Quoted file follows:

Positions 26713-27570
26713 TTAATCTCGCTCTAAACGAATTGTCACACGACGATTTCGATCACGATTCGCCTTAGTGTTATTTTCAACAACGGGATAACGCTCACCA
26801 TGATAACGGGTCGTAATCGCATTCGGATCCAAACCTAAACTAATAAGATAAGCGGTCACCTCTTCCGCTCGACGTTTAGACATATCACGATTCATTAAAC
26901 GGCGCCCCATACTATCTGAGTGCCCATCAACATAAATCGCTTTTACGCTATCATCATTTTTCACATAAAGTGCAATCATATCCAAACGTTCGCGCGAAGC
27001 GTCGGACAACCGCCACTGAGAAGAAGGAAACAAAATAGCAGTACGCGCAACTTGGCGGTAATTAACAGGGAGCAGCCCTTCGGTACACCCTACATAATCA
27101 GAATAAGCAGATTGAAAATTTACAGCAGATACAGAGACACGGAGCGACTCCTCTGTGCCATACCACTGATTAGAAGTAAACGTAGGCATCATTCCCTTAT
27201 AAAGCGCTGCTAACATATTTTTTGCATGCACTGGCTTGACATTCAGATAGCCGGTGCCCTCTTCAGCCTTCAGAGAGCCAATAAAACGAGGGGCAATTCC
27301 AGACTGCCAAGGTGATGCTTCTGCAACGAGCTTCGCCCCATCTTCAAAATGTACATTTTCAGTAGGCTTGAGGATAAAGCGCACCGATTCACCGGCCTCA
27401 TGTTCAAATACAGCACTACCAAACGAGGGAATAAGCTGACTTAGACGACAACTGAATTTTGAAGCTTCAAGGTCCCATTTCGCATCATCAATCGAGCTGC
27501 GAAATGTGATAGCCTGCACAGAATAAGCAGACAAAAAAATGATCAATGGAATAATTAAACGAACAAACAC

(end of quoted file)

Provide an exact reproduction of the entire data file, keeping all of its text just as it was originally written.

Positions 26713-27570
26713 TTAATCTCGCTCTAAACGAATTGTCACACGACGATTTCGATCACGATTCGCCTTAGTGTTATTTTCAACAACGGGATAACGCTCACCA
26801 TGATAACGGGTCGTAATCGCATTCGGATCCAAACCTAAACTAATAAGATAAGCGGTCACCTCTTCCGCTCGACGTTTAGACATATCACGATTCATTAAAC
26901 GGCGCCCCATACTATCTGAGTGCCCATCAACATAAATCGCTTTTACGCTATCATCATTTTTCACATAAAGTGCAATCATATCCAAACGTTCGCGCGAAGC
27001 GTCGGACAACCGCCACTGAGAAGAAGGAAACAAAATAGCAGTACGCGCAACTTGGCGGTAATTAACAGGGAGCAGCCCTTCGGTACACCCTACATAATCA
27101 GAATAAGCAGATTGAAAATTTACAGCAGATACAGAGACACGGAGCGACTCCTCTGTGCCATACCACTGATTAGAAGTAAACGTAGGCATCATTCCCTTAT
27201 AAAGCGCTGCTAACATATTTTTTGCATGCACTGGCTTGACATTCAGATAGCCGGTGCCCTCTTCAGCCTTCAGAGAGCCAATAAAACGAGGGGCAATTCC
27301 AGACTGCCAAGGTGATGCTTCTGCAACGAGCTTCGCCCCATCTTCAAAATGTACATTTTCAGTAGGCTTGAGGATAAAGCGCACCGATTCACCGGCCTCA
27401 TGTTCAAATACAGCACTACCAAACGAGGGAATAAGCTGACTTAGACGACAACTGAATTTTGAAGCTTCAAGGTCCCATTTCGCATCATCAATCGAGCTGC
27501 GAAATGTGATAGCCTGCACAGAATAAGCAGACAAAAAAATGATCAATGGAATAATTAAACGAACAAACAC